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Am J Gastroenterol. 2006 May;101(5):1012-23.

Inflammatory bowel disease characteristics among African Americans, Hispanics, and non-Hispanic Whites: characterization of a large North American cohort.

Author information

  • 1Harvey M. and Lyn P. Meyerhoff Inflammatory Bowel Disease Center, Department of Medicine, Johns Hopkins University School of Medicine, Baltimore, Maryland, USA.

Abstract

OBJECTIVES:

Inflammatory bowel disease (IBD), comprising primarily of Crohn's disease (CD) and ulcerative colitis (UC), is increasingly prevalent in racial and ethnic minorities. This study was undertaken to characterize racial differences in disease phenotype in a predominantly adult population.

METHODS:

Phenotype data on 830 non-Hispanic white, 127 non-Hispanic African American, and 169 Hispanic IBD patients, recruited from six academic centers, were abstracted from medical records and compiled in the NIDDK-IBD Genetics Consortium repository. We characterized racial differences in family history, disease location and behavior, surgical history, and extraintestinal manifestations (EIMs) using standardized definitions.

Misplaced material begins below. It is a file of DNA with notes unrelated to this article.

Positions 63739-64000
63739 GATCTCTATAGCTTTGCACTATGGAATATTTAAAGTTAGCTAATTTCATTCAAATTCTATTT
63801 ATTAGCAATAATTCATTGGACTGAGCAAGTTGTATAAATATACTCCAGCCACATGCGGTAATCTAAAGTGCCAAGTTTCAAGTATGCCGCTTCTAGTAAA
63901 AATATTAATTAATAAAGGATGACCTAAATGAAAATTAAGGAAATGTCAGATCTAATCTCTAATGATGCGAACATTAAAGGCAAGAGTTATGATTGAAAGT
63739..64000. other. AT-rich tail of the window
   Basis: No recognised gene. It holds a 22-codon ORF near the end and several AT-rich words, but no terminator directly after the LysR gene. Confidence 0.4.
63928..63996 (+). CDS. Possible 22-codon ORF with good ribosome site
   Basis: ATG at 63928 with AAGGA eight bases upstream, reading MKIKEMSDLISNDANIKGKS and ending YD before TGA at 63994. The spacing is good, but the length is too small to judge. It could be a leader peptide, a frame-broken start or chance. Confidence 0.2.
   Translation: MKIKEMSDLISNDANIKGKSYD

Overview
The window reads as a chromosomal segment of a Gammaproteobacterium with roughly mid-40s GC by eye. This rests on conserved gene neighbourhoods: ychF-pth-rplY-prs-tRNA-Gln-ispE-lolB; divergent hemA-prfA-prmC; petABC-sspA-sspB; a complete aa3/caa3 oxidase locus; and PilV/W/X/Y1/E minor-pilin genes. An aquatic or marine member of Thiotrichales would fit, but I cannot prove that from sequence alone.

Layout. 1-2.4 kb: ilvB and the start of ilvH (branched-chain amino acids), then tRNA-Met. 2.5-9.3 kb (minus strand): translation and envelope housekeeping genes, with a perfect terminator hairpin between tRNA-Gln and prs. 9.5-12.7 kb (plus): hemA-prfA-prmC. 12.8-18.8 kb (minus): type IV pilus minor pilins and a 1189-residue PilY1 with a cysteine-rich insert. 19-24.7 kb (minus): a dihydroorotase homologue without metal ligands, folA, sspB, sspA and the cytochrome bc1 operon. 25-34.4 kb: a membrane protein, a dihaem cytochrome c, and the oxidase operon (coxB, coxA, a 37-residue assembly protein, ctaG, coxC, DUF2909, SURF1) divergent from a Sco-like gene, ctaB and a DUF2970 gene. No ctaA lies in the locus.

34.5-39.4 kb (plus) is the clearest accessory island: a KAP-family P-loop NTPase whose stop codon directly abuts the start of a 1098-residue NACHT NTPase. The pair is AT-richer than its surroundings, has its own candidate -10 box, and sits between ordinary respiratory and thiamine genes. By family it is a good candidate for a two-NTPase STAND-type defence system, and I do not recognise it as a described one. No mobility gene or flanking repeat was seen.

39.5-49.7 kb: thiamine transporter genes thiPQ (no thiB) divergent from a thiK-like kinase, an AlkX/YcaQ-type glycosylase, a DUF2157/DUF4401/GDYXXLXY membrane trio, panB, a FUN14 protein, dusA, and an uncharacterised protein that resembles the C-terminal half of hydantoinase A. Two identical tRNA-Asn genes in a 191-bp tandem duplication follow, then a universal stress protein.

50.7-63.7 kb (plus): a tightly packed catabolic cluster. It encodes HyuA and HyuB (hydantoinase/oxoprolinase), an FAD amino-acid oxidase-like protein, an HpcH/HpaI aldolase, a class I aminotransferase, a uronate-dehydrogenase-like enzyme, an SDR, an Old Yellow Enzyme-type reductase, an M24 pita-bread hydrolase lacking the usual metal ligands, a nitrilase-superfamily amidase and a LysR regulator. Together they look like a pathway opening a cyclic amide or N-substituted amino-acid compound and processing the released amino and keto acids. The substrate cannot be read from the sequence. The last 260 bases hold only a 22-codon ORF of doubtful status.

RESULTS:

African American CD patients were more likely than whites to develop esophagogastroduodenal CD (OR = 2.8; 95% CI: 1.4-5.5), colorectal disease (OR = 1.9; 95% CI: 1.1-3.4), perianal disease (OR = 1.7; 95% CI: 1.03-2.8), but less likely to have ileal involvement (OR = 0.55; 95% CI: 0.32-0.96). They were also at higher risk for uveitis (OR = 5.5; 95% CI: 2.3-13.0) and sacroiliitis (OR = 4.0; 95% CI: 1.55-10.1). Hispanics had higher prevalence of perianal CD (OR = 2.9; 95% CI: 1.8-4.6) and erythema nodosum (3.3; 95% CI: 1.7-6.4). Among UC patients, Hispanics had more proximal disease extent. Both African American and Hispanic CD patients, but not UC patients, had lower prevalences of family history of IBD than their white counterparts.

CONCLUSIONS:

There are racial differences in IBD family history, disease location, and EIMs that may reflect underlying genetic variations and have important implications for diagnosis and management of disease. These findings underscore the need for further studies in minority populations.

PMID:
16696785
[PubMed - indexed for MEDLINE]
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